The Growth Plan 2022
The Growth Plan statement was delivered on Friday 23 September 2022.
Here’s our summary of the proposed changes with links to the Growth Plan documents if you would like more detail.
For the majority of working people, the news is fairly straightforward in that energy prices will be capped over the winter, albeit at a much higher level than last winter, tax on income will start reducing from November, and the cost of moving house may be cheaper.
The more complex issues to work through will be those that are specifically designed to stimulate growth in the economy. One of those was the announcement that changes would be brought forward to encourage increased investment of pension funds in illiquid assets.
While on the face of it the changes proposed sound progressive, it is only a small step on this journey and there are many complex issues to work through before we might see the material investments that the Government is looking for.
The Chancellor has brought forward the 1% reduction in income tax to 6 April 2023. The basic rate of income tax will reduce to 19% from April 2023. Also, from 6 April 2023 there will be a single higher rate of income tax, rather than an additional 45% on annual income above £150,000.
Update 3 October 2022 – the Chancellor has confirmed the additional income tax rate of 45% will not be removed as previously announce.
Update 17 October 2022 – The new chancellor Jeremy Hunt has confirmed the rate will remain indefinitely at 20p until economic circumstances allow it to be cut.
These changes won’t automatically apply to Scottish tax-payers, this decision will be made by the Scottish Government.
The Government has confirmed the change to basic rate tax will not affect relief at source pension tax relief until 6 April 2024 to give businesses time to update their systems.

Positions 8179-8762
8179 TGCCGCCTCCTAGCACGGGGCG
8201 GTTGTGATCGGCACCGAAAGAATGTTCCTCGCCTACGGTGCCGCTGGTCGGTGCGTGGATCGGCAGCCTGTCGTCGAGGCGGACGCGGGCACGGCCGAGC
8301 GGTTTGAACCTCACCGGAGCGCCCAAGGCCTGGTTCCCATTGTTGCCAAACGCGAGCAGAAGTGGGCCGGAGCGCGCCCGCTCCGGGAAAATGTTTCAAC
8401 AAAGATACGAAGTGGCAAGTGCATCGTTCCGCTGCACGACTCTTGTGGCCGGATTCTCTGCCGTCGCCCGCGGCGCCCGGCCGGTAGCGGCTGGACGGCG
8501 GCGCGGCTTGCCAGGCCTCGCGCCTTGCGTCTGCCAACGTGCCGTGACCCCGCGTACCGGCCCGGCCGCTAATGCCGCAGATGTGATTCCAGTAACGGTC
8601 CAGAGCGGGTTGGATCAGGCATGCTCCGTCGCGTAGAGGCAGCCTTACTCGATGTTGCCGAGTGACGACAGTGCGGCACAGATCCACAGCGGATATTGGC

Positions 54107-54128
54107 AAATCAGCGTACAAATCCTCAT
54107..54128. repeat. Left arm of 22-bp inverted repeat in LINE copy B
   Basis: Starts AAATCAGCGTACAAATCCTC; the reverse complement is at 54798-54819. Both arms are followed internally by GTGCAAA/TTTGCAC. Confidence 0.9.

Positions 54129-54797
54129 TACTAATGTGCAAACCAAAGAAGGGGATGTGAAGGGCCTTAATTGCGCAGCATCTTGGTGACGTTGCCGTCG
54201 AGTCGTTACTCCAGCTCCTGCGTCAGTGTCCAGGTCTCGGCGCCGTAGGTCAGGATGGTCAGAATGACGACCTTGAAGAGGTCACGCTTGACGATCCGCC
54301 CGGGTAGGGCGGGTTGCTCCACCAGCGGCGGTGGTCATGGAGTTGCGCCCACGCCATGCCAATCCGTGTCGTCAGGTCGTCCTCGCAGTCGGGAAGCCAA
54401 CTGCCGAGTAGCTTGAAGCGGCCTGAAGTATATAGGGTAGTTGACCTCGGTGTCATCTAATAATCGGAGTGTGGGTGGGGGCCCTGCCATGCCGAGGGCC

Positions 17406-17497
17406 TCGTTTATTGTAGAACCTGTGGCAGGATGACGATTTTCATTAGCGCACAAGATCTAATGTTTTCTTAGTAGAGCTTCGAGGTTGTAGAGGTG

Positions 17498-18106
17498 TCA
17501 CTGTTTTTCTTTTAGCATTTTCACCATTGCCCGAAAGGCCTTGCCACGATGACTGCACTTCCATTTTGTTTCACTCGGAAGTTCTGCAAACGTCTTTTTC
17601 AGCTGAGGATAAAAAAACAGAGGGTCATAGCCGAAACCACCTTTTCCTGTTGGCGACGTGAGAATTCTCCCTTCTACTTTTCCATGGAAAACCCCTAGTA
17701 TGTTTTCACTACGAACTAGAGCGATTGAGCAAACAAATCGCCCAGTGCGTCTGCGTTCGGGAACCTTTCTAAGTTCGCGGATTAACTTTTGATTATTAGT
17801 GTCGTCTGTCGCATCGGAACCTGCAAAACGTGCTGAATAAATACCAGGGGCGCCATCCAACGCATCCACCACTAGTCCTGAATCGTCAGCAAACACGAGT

Cancellation of National Insurance rise and Health and Social Care Levy - Factsheet
As announced yesterday (22 September 2022), the Chancellor is reversing the 1.25% increase in National Insurance contributions that came into force from 6 April 2022. This reduction will apply from 6 November 2022 for both employees and employers and means:
- Class 1A and 1B employers will pay 13.8%, down from 15.05% on earnings over £9,100.
- Class 1 employees will pay 12%, down from 13.25%, on their earnings between the primary threshold and the upper earnings limit; between £12,570 and £50,270.
- Class 1 employees will pay 2%, down from 3.25%, on their earnings above the National Insurance contributions upper earnings limit.
In July 2022 the Government increased the primary threshold for employees from £9,880 to £12,570. The Chancellor is not making any changes to this.
These changes will affect existing salary sacrifice arrangements. Any existing arrangements should be reviewed to ensure they remain appropriate.
From 6 April 2023 the Health and Social Care Levy was due to come into force. The Chancellor also announced this will no longer happen, and a Bill has been introduced to remove it.
Corporation Tax rise cancellation - factsheet